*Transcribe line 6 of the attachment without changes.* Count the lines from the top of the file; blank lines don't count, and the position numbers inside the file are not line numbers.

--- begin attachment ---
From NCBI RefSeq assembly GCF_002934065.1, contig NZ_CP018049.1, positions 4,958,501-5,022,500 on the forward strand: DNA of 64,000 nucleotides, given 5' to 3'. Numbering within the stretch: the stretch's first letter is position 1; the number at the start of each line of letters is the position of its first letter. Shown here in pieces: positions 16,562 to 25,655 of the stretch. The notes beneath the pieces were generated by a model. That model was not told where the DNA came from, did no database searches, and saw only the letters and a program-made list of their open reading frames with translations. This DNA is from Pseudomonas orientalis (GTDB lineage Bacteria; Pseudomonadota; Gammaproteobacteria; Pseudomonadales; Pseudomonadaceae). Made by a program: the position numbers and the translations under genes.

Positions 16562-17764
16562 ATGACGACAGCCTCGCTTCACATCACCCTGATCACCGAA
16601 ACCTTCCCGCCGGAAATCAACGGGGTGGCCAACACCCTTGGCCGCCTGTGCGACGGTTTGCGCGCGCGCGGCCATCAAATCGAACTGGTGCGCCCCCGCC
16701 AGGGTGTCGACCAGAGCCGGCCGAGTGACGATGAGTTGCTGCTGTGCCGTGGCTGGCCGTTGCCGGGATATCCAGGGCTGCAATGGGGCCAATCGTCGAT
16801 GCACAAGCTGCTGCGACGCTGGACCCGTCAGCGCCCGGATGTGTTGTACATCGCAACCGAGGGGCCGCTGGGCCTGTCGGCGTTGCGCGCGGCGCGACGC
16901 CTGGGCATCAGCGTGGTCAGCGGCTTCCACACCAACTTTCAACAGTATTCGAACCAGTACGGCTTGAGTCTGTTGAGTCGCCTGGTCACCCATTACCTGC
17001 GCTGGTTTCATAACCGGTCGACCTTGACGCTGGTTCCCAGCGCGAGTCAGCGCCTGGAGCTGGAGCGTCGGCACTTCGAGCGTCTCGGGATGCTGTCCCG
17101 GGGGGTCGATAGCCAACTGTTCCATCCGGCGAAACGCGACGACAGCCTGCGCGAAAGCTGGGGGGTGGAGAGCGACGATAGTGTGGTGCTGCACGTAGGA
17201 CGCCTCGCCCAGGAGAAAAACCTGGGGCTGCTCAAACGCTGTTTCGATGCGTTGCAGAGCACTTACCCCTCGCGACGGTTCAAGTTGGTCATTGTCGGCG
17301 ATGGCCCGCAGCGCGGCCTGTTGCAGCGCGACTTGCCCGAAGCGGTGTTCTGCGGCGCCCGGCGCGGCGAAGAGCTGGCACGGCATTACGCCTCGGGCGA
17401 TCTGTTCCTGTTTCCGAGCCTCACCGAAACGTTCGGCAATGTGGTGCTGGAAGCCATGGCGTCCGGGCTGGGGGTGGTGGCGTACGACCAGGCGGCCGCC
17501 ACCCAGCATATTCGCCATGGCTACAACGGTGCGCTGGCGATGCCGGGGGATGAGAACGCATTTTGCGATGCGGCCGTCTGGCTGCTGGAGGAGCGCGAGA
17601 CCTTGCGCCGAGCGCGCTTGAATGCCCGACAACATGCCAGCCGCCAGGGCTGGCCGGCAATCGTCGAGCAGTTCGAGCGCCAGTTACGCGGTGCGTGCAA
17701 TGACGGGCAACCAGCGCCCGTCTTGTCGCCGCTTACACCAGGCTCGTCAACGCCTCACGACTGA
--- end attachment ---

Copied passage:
16801 GCACAAGCTGCTGCGACGCTGGACCCGTCAGCGCCCGGATGTGTTGTACATCGCAACCGAGGGGCCGCTGGGCCTGTCGGCGTTGCGCGCGGCGCGACGC